SEE ME AS YOUR BROTHER.

The Cry of the Physically Challenged.

You need a brother, without one you’re like a person rushing to battle without a weapon.’ – Arabian proverb

It is the commencement of another semester.  It is not the semester itself that bothers me much.  It is the tussle and troubles that my colleagues and I will go through again that has become my source of worry.  I am already late for my first lecture.  I have been standing in front of my place of residence for forty minutes now waiting for a shuttle or taxi to pick me.  It seems the commercial vehicle drivers are more interested in my able bodied colleagues more than the physically challenged.   Not even the numerous lucky ones around with their own cars will be generous enough to give us free rides to the lecture block.  My problems continue when I get to the Faculty itself.  How to climb those steep and numerous staircases will take me all my strength and another decade to accomplish.   I nearly shed tears when I saw my sister who uses wheelchair stuck up at the mouth of those frightening staircases.   When I enter the classroom, how to find a place to sit is another problematic package in itself.  The case in the hall is no different.  I was allocated a top bed in my room because the other three are of the same family as me.  I don’t know if they want me to fly before getting unto my bed.  The case at the washroom is worse.  It takes almost one hour to bath in cases where water is not flowing in the bathhouse.  I mostly don’t visit the lavatory because I can’t afford to sit on the toilet seat that has been soiled with all kinds of things.  My legs can’t support me to squat on it either.  People are so wicked and careless that they don’t think about the discomfort they create for us when they do such things.  I wish I would be able to go to the library but the staircases scare me off.  I can’t go to the bank because their air-tight doors are nightmares for me.  Did I make a wise decision by pursuing further education?  I hope you might be wondering who I am.  I am the physically challenged person out there who struggles day in day out because my disability was not factored in and is not being factored in when policies are being made.

It is time the appropriate authorities factor in the case of the physically challenged when structural and other policies are being drawn up for tertiary institutions and other institutions in the country.  It is time new buildings on campus are made disability-friendly.  Our libraries should have materials that can help our blind brothers to also seek knowledge to the level they want to.  Their blindness should not be a hindrance to their desire to further their education.   Buildings should be designed in such a way that wheelchair users can drive themselves comfortably to lectures and back to their places of abode.  As we are in a period of great technological advancement, let our tertiary institutions set the pace by facilitating their various institutions with disability-friendly materials that will allow physically challenged students to also live and learn like any normal student.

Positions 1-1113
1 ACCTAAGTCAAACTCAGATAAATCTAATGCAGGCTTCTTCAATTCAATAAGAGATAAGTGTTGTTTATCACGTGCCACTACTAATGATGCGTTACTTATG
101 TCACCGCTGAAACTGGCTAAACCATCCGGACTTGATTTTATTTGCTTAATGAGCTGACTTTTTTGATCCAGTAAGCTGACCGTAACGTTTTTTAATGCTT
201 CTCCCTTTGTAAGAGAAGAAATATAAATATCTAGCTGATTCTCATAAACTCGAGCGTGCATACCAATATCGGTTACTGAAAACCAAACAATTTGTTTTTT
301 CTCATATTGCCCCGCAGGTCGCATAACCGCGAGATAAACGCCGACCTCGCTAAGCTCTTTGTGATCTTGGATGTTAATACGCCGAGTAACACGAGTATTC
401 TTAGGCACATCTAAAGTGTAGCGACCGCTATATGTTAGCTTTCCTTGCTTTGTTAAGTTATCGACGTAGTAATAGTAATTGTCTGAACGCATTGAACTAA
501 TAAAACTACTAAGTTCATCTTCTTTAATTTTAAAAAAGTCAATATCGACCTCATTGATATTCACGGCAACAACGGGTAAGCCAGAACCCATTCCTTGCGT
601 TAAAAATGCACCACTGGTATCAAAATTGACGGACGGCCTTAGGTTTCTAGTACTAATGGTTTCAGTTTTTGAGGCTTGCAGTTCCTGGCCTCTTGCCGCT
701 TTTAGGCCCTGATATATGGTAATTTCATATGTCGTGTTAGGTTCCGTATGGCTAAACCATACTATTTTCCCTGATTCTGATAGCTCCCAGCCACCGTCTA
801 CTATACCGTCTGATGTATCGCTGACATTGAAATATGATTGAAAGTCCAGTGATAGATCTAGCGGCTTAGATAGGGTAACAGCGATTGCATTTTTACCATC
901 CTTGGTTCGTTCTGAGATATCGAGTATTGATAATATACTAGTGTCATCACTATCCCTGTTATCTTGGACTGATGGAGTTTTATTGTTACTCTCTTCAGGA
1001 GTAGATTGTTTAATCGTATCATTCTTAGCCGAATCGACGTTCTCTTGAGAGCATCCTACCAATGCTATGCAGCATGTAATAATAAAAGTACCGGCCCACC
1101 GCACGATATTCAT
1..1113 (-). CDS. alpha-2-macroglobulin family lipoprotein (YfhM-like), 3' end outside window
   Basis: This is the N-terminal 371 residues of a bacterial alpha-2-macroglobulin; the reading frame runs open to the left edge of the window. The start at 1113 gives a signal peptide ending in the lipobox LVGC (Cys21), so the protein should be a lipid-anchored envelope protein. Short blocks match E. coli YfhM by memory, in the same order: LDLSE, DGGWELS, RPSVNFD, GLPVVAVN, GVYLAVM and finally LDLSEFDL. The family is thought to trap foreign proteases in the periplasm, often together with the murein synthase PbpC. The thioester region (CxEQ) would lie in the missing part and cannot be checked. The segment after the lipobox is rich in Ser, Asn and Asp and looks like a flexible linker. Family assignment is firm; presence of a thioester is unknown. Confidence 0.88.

The great emperor, Napoleon Bonaparte once said that ‘in life, we are all either born kings or pawns’.   Simply put, we are all not born equal.  The mere reason that someone is born with a defect in a part of his body is not enough or acceptable reason to exclude him or her from the necessities and the few luxuries of life.

It very sad and appalling when one observe how some people treat our physically challenged colleagues with some unwanted level of disdain. These kinds of treatment leave a lot of piercing and unanswered questions on the minds of our brothers and sisters.  Is it their doing to be born blind? is it a fault of theirs to be crippled?  Why can they not be treated like any other person and accorded the needed respect and geniality. Why can they also not be aided to pursue those wonderful dreams that everyone else has?  Why should they be stigmatized and ostracized of a sort?

It is time that as a nation which have so many times boasted of unparalleled hospitality, we come home to the never-ageing adage, ‘charity begins at home’.  If we cannot treat our own people with the basic requirements of life, then where lays our so-called internationally acclaimed warmth?  It is good news in itself that our democracy is growing gradually.  However one thing we must not forget is that democracy is not just about freedom of speech or NDC and NPP waking up every morning to argue over mostly needless issues.  It is also about embracing everyone in the society and making them feel part of it.  As a country we keep doing the kindergarten kind of merry-go-round with such issues.   We keep talking about getting our brother off the street and getting them to do something meaningful with their lives, yet most of our actions drive them to the streets.

To my physically challenged brothers and sisters, I have a small pocket of advice.  No one owns your life.  There is more to life than practicing self-pity all your life.  Life is what you make out of it.  If Fanny Crosby and Helen Keller were able to do it in their days with such high level of limitations, you can go steps further.  Do not let your handicap be a barricade to the future that lies ahead so bright and so promising.   Forge ahead, keep hope alive, turn your misfortunes into tools of motivation and when you get weary on the way, just pause and sing praises to your Maker.  With hard work you will surely live to see your name written in gold.

A society that harnesses all resources available to it and put them to good use, always see massive development.  Therefore in our quest to develop as a nation, let us harness all resources available by bringing everyone on board and give them the necessary push.  A responsible society is a developed society.

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